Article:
Magenta The New Teen Titans #17 (March 1982) Frankie Kane was a one-time girlfriend of Wally West and gained magnetic powers which killed her family. Not knowing her purpose in life, she became a villain and first joined the Cicada cult and the New Rogues before reforming.
Plunder The Flash (vol. 2) #165 (October 2000) Plunder is an assassin from a mirror universe, a counterpart of police officer Jared Morillo in the real world.
Girder The Flash: Iron Heights (August 2001) Tony Woodward was shoved into a vat of steel after he assaulted a female co-worker. He survived, emerging with a body composed of scrap metal. He joined the New Rogues, and took part in the Rogue War.
Murmur A surgeon who went insane, Michael Christian Amar now seeks sadistic ways to kill the voices he hears. His distinctive criminal act is to remove a victim's tongue early during the torture he inflicts. He also has a virus called Frenzy that will turn a person's lungs to mud in 90 minutes.

Related teams

The New Rogues

The New Rogues appear in "Gotham Underground", formed and led by the Penguin and consisting of Chill, the Mirror Man, Mr. Magic, and the Weather Witch. Additionally, Dick Grayson works undercover within the group as Freddie Dinardo / Burn.[6] The New Rogues reappear in Final Crisis: Rogues' Revenge, with Libra recruiting them and a new Burn to help him force the original Rogues to join the Secret Society. After capturing Captain Cold's father however, the Rogues kill the New Rogues.[7]

The Renegades

A futuristic iteration of the Rogues called the Renegades appear in The Flash (vol. 3). This version of the group are police officers and members of the "Reverse-Flash Task Force" from the 25th century, led by Commander Cold and consisting of Heatstroke, Mirror Monarch, Weather Warlock, Trixster, and the Top.[8][9][10] Following their debut, the Renegades make further appearances in The Flash (vol. 5) Annual #1 and The Flash #761.[11][12]

Collected editions

# Title Material collected Pages Publication date ISBN
1 The Flash: Rogues - Captain Cold Showcase #8; The Flash #150 and 297, The Flash (vol. 2) #28 and 182, Flashpoint: Citizen Cold #1, The Flash (vol. 4) #6 and The Flash (vol. 5) #17 160 August 22, 2018 978-1401281595
2 The Flash: Rogues - Reverse-Flash 168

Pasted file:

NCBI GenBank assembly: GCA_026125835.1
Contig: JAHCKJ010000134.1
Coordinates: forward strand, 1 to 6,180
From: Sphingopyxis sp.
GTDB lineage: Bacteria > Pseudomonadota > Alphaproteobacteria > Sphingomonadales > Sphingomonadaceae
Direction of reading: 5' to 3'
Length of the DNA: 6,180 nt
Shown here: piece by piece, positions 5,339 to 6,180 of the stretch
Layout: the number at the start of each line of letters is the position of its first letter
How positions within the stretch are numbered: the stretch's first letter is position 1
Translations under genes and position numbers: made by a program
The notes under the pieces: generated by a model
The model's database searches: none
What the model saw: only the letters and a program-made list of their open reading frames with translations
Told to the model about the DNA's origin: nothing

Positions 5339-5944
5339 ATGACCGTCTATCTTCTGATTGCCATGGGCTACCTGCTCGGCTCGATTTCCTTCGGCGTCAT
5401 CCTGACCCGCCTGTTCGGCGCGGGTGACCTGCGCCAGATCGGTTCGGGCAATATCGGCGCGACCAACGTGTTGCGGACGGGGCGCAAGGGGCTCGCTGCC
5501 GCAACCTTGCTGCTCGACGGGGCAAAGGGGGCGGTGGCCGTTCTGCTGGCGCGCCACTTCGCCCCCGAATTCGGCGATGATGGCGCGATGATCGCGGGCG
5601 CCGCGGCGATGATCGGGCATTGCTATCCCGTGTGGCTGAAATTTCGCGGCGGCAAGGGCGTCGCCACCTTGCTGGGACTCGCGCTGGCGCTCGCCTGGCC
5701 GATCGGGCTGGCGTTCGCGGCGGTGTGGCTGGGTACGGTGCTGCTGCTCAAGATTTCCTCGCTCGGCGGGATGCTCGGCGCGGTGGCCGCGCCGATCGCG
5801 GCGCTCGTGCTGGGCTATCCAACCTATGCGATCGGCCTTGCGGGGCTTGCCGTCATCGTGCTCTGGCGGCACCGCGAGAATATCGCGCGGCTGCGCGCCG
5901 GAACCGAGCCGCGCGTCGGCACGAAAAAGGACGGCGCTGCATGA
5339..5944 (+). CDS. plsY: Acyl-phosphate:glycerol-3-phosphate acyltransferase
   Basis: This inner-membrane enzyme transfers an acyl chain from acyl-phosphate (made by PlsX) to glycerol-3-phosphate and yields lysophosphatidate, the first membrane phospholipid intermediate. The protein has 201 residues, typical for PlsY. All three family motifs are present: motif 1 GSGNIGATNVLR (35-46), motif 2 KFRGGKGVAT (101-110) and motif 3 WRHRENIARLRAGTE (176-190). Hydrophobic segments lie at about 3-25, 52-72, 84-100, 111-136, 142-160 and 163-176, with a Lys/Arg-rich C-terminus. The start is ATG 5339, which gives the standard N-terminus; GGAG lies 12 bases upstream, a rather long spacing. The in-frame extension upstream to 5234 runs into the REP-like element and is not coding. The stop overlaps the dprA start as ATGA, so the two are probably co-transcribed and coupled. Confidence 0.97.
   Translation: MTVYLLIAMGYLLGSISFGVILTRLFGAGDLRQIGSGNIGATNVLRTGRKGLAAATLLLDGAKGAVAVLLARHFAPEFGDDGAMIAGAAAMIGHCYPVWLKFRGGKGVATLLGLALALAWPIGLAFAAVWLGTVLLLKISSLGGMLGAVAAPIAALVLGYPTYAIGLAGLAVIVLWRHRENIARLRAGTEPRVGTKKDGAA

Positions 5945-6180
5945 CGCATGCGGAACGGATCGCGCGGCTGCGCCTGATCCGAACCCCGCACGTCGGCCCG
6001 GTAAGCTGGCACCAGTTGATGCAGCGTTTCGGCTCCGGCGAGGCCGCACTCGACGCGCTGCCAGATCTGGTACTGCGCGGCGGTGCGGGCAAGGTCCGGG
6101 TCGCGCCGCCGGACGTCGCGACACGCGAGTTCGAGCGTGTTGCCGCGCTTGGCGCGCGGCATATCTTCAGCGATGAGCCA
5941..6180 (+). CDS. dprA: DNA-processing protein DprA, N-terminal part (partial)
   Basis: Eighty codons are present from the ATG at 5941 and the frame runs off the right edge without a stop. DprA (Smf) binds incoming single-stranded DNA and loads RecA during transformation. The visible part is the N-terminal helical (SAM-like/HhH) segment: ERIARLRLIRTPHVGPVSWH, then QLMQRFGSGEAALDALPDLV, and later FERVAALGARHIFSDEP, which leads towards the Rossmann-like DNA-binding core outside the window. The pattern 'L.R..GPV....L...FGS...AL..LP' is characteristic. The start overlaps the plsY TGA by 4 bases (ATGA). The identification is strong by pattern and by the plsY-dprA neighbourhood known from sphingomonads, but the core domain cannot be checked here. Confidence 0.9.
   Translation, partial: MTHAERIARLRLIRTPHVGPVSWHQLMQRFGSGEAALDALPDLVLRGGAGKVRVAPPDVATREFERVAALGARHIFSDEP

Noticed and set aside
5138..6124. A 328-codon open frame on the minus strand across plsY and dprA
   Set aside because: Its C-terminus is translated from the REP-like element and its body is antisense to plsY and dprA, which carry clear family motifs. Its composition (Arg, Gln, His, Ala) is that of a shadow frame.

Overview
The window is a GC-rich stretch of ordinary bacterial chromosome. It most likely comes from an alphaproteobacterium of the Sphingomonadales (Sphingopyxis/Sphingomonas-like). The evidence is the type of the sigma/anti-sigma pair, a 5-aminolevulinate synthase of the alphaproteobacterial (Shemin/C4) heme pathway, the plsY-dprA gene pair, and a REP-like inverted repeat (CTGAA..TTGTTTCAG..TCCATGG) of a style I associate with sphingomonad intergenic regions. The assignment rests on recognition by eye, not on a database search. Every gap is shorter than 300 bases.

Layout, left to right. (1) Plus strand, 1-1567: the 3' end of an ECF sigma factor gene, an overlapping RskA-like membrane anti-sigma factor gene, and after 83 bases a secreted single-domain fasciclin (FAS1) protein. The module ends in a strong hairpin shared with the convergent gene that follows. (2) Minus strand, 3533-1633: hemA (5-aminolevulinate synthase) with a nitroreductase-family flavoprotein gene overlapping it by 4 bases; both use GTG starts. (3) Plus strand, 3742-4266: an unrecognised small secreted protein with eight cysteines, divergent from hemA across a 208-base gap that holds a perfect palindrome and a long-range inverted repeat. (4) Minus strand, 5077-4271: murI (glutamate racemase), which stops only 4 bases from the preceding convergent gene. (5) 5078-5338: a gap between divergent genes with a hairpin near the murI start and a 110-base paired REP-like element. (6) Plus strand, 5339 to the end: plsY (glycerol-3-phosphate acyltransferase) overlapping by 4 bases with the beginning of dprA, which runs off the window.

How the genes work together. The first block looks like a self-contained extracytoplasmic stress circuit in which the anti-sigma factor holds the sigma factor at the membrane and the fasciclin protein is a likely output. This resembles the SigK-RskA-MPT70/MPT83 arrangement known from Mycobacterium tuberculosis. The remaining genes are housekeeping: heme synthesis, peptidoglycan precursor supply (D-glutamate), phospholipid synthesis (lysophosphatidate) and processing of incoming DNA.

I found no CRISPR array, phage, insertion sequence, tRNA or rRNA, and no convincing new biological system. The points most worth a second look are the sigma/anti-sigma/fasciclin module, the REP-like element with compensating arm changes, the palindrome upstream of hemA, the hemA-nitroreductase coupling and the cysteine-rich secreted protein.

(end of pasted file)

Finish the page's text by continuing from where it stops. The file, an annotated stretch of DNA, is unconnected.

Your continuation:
Other versions

In other media



The Rogues appear in Justice League: The Flashpoint Paradox, consisting of Captain Cold, Heat Wave, Captain Boomerang, the Top, and Mirror Master.

Video games


The Rogues appear in the Injustice: Gods Among Us prequel comic, led by Mirror Master and consisting of Golden Glider, Heat Wave, and Weather Wizard. Additionally, Captain Cold is said to be in hiding while Trickster appears as a former member. The Rogues are initially incarcerated until Plastic Man breaks them out to help Batman's Insurgency defeat Superman and his Regime. Despite their being criminals, Batman accepts them because they also follow a no-kill rule.[16] Throughout their time with the Insurgency, the Rogues carry out attacks on Regime bases until they are attacked by Bizarro, who kills Heat Wave and Weather Wizard. Trickster, who was watching over them, arrives to distract Bizarro so Mirror Master and Glider can escape. The surviving Rogues later hold a memorial for their fallen teammates.


  1. ^ Jimenez, Phil (2008). "The Flash". In Dougall, Alastair (ed.). The DC Comics Encyclopedia. New York: Dorling Kindersley. pp. 124–127. ISBN 978-0-7566-4119-1. OCLC 213309017.
  2. ^ Cowsill, Alan; Irvine, Alex; Korte, Steve; Manning, Matt; Wiacek, Win; Wilson, Sven (2016). The DC Comics Encyclopedia: The Definitive Guide to the Characters of the DC Universe. DK Publishing. p. 254. ISBN 978-1-4654-5357-0.
  3. ^ The Flash (vol. 4) #10 (August 2012)
  4. ^ The Flash (vol. 4) #13. DC Comics.
  5. ^ a b Blackest Night: The Flash #3 (April 2010)
  6. ^ Gotham Underground #3. DC Comics.
  7. ^ Final Crisis: Rogues Revenge #2. DC Comics.
  8. ^ The Flash (vol. 3) #1 (April 2010). DC Comics.
  9. ^ The Flash (vol. 3) #5 (September 2010). DC Comics.
  10. ^ The Flash (vol. 3) #6 (November 2010). DC Comics.
  11. ^ The Flash (vol. 5) Annual #1. DC Comics.
  12. ^ The Flash #761. DC Comics.
  13. ^ Flashpoint: Citizen Cold #1 (June 2011). DC Comics.
  14. ^ Flashpoint: Citizen Cold #2 (July 2011)
  15. ^ Flashpoint: Citizen Cold #3 (August 2011)
  16. ^ Injustice: Gods Among Us Year Five #1 (December 2015). DC Comics.